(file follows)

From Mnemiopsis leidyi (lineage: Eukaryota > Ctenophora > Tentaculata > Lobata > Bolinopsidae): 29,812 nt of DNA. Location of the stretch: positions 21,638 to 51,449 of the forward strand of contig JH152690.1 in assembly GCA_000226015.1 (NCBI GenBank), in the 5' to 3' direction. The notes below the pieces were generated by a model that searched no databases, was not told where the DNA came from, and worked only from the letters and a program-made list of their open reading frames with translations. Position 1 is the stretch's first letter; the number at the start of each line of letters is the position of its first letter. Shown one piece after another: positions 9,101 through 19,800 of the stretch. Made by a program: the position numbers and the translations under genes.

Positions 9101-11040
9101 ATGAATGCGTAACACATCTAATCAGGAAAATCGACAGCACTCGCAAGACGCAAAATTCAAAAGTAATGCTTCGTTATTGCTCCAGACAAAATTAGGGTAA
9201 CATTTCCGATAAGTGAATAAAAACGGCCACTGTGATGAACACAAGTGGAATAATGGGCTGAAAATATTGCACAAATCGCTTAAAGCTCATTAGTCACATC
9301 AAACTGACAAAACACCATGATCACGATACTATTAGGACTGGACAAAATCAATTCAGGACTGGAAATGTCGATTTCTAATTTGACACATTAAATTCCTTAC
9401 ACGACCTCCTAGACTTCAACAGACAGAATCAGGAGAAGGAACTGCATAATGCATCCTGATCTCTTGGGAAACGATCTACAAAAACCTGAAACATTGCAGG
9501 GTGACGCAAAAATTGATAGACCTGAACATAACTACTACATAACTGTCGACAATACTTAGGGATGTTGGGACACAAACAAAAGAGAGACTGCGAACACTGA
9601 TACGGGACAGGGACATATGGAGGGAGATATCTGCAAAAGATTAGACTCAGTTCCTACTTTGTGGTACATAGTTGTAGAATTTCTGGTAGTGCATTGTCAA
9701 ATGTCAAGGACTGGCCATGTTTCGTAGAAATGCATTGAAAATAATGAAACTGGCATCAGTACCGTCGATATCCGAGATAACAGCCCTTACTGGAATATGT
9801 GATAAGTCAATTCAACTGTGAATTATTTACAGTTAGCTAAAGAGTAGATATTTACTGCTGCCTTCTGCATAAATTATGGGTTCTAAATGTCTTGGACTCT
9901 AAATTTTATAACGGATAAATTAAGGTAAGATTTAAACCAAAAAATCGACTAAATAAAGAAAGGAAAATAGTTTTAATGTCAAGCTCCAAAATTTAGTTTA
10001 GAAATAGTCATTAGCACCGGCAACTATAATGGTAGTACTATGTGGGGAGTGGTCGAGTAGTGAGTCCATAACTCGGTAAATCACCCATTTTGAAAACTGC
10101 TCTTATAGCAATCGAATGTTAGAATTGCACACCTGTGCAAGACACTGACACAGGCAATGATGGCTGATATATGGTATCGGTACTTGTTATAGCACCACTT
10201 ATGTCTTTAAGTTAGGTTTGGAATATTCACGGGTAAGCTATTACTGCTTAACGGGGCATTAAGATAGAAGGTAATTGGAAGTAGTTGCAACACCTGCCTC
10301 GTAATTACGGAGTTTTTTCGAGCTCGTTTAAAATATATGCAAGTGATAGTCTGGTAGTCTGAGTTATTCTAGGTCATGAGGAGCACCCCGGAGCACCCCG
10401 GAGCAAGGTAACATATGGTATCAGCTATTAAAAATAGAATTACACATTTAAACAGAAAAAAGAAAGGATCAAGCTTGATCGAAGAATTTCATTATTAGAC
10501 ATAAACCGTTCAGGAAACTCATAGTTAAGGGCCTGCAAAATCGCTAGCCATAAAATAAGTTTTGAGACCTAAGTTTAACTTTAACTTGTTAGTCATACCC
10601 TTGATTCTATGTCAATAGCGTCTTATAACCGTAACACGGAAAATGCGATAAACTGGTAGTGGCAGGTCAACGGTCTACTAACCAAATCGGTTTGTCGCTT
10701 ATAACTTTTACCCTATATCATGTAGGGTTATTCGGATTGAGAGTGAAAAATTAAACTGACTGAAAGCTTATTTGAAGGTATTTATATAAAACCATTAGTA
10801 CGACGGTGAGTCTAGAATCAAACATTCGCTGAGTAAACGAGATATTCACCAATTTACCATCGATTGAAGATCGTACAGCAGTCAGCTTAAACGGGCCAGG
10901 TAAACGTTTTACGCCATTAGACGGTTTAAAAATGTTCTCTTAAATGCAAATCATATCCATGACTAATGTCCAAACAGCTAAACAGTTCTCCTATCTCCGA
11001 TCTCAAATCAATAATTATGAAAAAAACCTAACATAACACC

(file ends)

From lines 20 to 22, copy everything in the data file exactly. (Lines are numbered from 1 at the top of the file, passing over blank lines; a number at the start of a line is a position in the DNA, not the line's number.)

10801 CGACGGTGAGTCTAGAATCAAACATTCGCTGAGTAAACGAGATATTCACCAATTTACCATCGATTGAAGATCGTACAGCAGTCAGCTTAAACGGGCCAGG
10901 TAAACGTTTTACGCCATTAGACGGTTTAAAAATGTTCTCTTAAATGCAAATCATATCCATGACTAATGTCCAAACAGCTAAACAGTTCTCCTATCTCCGA
11001 TCTCAAATCAATAATTATGAAAAAAACCTAACATAACACC